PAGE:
We've closed the books on the first half of the current quarter and as we get ready for the second half, which still has several barrels of corporate earnings to be had, let's take stock of the market's year-to-date performance and that of the Real Money Post Industrial Average (RMPIA).
The stock market continued its upward trajectory during the first half of February, with the major market indices notching gains between 2.6%-4.7%, which brought their year-to-date return for the S&P 500 and Dow Jones Industrial Average as of last Friday to 10.7%-11.0%. Drivers behind the robust year-to-date moves center on the rollback of December quarter concerns that have the Fed poised to say put on the rate hike front, the slowing domestic economy increasingly viewed as the most vibrant one, the end of the federal government shutdown and progress on the U.S.-China trade war. Indeed, last Friday's market surge reflected "extremely well" talks between senior members of U.S. and Chinese government last week with indications we are likely to see an extension for the March 1 tariff deadline.
Even with that melt-up, once again the RMPIA continued to track both the S&P 500 and Dow Jones Industrial Average during the first half of February and the first half of the current quarter. During the first half of February, RMPIA climbed 1.7%, which when tacked onto its January return saw it rise 10.5% for the first half of the current quarter. That performance was broad based with 28 of RMPIA's 30 constituents moving higher over the last seven weeks. Leading the charge for those 28 gainers were the double-digit moves that ranged between 14%-42% for PayPal Holdings (PYPL) , Facebook (FB) , Salesforce.com (CRM) , Adobe Systems (ADBE) , Mastercard (MA) , Netflix (NFLX) and Celegene (CELG) . In total, 17 of the average's 30 constituents rose double digits during the first seven weeks of 2019. The two constituents that dragged RMPIA's performance so far in 2019 were Amgen (AMGN) and Qualcomm (QCOM) .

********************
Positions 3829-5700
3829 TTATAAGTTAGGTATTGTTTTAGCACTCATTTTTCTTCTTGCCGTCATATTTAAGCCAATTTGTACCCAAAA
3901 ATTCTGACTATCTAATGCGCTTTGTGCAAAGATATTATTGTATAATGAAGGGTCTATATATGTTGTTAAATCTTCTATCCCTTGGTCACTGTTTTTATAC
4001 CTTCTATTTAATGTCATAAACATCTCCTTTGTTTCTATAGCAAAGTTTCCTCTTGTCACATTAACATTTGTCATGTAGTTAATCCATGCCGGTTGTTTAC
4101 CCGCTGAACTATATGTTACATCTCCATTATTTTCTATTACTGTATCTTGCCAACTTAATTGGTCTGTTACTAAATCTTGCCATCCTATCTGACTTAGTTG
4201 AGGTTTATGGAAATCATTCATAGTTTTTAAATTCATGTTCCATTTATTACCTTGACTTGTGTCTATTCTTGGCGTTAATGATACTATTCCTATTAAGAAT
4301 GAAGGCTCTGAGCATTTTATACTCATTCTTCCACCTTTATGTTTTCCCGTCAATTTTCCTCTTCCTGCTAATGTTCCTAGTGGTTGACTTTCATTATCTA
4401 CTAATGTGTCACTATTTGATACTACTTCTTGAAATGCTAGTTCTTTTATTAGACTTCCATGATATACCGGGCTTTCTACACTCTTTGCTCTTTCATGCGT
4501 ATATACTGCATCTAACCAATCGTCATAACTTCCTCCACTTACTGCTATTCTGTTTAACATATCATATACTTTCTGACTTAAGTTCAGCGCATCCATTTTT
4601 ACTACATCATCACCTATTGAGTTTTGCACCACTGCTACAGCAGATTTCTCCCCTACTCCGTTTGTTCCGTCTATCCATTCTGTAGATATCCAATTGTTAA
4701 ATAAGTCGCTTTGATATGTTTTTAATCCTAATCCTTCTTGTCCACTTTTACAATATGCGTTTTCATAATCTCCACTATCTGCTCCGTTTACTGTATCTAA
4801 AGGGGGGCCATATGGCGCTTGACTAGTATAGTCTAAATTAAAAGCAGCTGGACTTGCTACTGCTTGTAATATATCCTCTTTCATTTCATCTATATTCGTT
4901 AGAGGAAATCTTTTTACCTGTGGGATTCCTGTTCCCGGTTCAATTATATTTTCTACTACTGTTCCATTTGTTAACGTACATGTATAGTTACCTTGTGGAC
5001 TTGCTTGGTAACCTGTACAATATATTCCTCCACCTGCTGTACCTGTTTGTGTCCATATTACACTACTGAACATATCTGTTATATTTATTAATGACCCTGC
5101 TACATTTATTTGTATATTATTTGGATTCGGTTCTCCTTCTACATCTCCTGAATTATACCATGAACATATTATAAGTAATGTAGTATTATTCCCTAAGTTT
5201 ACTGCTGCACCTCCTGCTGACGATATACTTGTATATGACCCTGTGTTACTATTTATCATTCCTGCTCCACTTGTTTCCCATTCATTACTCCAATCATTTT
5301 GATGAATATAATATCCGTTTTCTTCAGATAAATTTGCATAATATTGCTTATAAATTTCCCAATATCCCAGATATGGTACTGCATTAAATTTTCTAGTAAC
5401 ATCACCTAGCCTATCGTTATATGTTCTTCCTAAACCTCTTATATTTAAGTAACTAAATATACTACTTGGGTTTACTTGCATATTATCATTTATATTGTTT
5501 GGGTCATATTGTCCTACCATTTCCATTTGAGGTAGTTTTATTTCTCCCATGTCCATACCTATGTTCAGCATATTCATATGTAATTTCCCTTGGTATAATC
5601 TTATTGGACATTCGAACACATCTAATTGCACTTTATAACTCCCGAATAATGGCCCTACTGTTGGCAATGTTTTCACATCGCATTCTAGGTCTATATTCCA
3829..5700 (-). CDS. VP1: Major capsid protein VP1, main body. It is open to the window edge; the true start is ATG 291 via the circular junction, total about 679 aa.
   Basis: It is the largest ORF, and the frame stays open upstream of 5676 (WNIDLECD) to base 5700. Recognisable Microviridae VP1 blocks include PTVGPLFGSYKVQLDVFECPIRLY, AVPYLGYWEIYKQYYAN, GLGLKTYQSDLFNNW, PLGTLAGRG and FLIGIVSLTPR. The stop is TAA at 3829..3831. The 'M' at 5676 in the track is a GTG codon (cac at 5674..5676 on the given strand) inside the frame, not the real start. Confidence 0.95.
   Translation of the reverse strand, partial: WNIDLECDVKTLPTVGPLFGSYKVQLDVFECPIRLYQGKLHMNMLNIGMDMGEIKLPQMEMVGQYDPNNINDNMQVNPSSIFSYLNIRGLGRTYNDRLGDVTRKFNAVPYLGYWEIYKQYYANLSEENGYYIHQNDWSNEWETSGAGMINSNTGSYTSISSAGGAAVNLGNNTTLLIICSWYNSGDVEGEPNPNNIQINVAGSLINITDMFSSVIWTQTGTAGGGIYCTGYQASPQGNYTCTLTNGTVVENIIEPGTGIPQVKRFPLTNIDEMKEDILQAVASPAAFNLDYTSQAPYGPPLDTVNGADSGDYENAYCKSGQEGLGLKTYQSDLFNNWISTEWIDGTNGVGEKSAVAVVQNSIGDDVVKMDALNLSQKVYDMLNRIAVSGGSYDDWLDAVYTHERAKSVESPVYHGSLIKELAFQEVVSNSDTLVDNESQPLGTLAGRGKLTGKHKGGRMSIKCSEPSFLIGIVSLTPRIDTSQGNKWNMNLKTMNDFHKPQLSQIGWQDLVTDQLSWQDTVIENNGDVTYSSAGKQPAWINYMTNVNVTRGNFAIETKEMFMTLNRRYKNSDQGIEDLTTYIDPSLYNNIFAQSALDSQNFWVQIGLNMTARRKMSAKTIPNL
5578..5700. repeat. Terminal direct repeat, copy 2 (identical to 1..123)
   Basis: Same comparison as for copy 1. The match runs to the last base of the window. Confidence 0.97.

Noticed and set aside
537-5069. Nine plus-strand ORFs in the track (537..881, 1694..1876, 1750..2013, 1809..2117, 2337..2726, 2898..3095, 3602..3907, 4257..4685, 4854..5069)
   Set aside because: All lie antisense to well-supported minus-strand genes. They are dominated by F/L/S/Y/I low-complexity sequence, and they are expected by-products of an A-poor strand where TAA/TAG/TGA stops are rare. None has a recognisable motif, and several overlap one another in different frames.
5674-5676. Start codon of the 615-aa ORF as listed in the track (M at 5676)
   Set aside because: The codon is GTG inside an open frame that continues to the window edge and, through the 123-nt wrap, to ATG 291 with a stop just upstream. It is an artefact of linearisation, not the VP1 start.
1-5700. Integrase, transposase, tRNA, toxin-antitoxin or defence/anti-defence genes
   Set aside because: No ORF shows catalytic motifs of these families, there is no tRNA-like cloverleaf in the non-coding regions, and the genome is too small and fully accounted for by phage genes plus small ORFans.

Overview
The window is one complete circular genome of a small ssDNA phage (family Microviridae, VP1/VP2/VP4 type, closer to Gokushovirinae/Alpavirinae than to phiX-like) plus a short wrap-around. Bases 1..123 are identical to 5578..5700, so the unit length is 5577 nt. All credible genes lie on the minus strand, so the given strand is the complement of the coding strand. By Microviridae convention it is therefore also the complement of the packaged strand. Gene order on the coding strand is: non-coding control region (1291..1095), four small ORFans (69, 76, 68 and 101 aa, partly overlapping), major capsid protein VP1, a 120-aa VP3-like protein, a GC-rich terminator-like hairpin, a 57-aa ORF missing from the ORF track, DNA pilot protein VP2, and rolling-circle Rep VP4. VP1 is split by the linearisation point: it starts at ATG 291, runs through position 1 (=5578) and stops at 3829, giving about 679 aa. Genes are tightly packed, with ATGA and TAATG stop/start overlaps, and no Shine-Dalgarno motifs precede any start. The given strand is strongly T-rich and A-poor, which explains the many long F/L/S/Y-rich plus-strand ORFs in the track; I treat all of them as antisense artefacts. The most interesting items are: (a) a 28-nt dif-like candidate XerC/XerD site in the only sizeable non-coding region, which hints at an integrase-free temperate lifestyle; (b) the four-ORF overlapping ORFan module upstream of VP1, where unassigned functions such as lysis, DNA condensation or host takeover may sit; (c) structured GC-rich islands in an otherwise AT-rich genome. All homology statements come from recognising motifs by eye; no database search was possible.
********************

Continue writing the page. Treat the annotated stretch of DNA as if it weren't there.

Over the last several weeks, we've been tracking and sharing the declining outlook for S&P 500 earnings for 2019. As we close this week, roughly 80% of the S&P 500 companies have reported their quarterly earnings and issued outlooks. In aggregating the data, the new consensus calls for a 2.2% year-over-year decline in earnings for the current quarter, low single-digit earnings growth in the June and September quarters and 9.1% growth in the December quarter. In our view, we are once again seeing a potentially optimistic perspective on earnings for the second half of the year. While a U.S.-China trade deal and infrastructure spending bill could very well lead to a better second half of 2019 from an earnings perspective, the unknown remains the vector and velocity of the rest of the global economy.
In full, the S&P 500 group of companies are now expected to grow their collective 2019 EPS by 5% to $169.53, which means that as those expectations have fallen over the last several months, the 2019 move in the market has made the stock market that much more expensive.
While the preponderance of RMPIA constituents are poised to deliver 2019 EPS growth far ahead of the S&P 500, there are several companies that are poised to deliver modest 2019 EPS gains and, in some cases, declines compared to 2018. Examples include Apple (AAPL) , Qualcomm (QCOM) and Gilead Sciences (GILD) , but given the long-term nature of RMPIA we are more focused on their multi-year stories given the rollout of 5G mobile technology and their R&D pipelines that should drive top and bottom line growth beyond 2019.
We are also hearing of rising delinquencies not only for auto loans, which has hit a multi-year high, but also for student loans as well. Student-loan delinquencies surged last year, hitting consecutive records of $166.3 billion in the third quarter and $166.4 billion in the fourth. We've also noticed an uptick in credit card delinquencies as well this past January. What we find concerning is this record level of delinquencies are occurring even as the unemployment rate remains at multi-year lows, which suggests more consumers are seeing their disposable income pressured - not a good sign for a consumer-led economy. For investors this means being more selective and patiently navigating through the current earnings season, which has yet to include retailer earnings. The December Retail Sales report may not be as rosy as some had expected previously.